We are now nearing the end of the bike tour. After a rest day for most yesterday, it seems riders are eager to get pedaling again.
Day 6: Due to the bike path being washed out, we went by car to Dotsero. Those without personal sags along went via bus back to Gypsum. Everyone headed toward Vail, Vail Pass and then into Frisco. (80.3 miles, 4095 ft. of climbing)
Meeka and Del, the best sag team ever.
Vail Pass is a tough and rewarding climb. For whatever reason, I like it. I felt good climbing too. Finally.
Scott Ellis, Gale and Bruce Runnels - looking like it should be Rabbit Ears Pass - but no, it's Vail Pass.
I did think about the USA Pro Cycling Challenge riders that will be doing a time trial on part of Vail Pass in a few weeks. We plan to go up and watch some of the stages. Want to see Tour de France riders without traveling to France? Come to Colorado!
After the climb, there’s a descent into Copper Mountain and then Frisco. A few weeks ago, I noted that there was an avalanche covering the bike path between Copper Mountain and Frisco. The bike path was open when we went through, but…it seems there was some extra debris in the avalanche…
Ron Kennedy and Scott Ellis looking happy to be in the avalanche...
Walking the bike path in Frisco, near Dillon Reservoir, I caught a shot of some wild Iris (I think that’s what they are) with Grays and Torreys Peaks in the background. Summer in the mountains is fantastic.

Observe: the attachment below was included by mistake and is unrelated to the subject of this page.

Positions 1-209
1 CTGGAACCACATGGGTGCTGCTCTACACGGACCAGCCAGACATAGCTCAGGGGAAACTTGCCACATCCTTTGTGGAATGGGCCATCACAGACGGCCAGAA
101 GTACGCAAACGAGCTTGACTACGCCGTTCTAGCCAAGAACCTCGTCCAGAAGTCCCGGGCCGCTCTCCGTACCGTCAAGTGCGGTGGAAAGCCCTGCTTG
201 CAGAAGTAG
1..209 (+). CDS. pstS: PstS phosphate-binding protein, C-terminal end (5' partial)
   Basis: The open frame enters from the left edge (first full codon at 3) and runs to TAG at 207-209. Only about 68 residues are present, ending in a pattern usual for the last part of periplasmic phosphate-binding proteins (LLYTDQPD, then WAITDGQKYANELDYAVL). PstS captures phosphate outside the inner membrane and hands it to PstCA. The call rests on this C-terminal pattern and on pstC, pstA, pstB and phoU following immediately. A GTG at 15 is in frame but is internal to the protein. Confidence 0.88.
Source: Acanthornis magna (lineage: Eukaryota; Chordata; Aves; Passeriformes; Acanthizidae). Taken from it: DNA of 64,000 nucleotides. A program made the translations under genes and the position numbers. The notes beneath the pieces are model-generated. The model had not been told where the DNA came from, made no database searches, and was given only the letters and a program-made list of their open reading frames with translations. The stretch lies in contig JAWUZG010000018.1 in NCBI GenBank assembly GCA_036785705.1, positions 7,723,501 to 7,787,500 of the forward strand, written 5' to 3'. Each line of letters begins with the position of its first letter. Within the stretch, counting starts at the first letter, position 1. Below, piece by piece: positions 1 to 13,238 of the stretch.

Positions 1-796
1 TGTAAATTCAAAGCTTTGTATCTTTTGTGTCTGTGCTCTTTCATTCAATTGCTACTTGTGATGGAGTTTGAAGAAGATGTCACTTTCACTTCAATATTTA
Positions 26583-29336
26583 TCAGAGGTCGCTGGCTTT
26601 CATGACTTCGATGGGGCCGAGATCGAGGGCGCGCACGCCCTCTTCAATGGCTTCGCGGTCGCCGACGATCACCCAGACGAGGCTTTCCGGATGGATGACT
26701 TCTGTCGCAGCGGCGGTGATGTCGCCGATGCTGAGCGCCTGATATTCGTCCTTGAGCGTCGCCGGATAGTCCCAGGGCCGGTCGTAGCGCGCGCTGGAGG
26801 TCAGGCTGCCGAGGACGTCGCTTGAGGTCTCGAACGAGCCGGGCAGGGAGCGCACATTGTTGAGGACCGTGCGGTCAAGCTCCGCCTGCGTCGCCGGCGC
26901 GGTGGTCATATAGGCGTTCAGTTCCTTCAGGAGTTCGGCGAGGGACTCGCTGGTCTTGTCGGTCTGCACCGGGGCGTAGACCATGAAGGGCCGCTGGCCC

Day 7: From Frisco we headed back toward Central City. (61.3 miles, 2633 ft of climbing) Because a running race was using the bike path between Loveland Basin (after the Loveland Pass climb) and Georgetown, tour organizers worked with Colorado Department of Transportation personnel to allow us to ride on Interstate 70 rather than bussing for about 13 miles. The State Patrol broke us into groups of about 50 riders and sent us on the highway in small groups. For the most part, this went well. There are always a few knuckleheads in every crowd.
Bicycle Tour of Colorado ended in Central City. A great way to spend a week. (383 miles, 17,834 feet of climbing)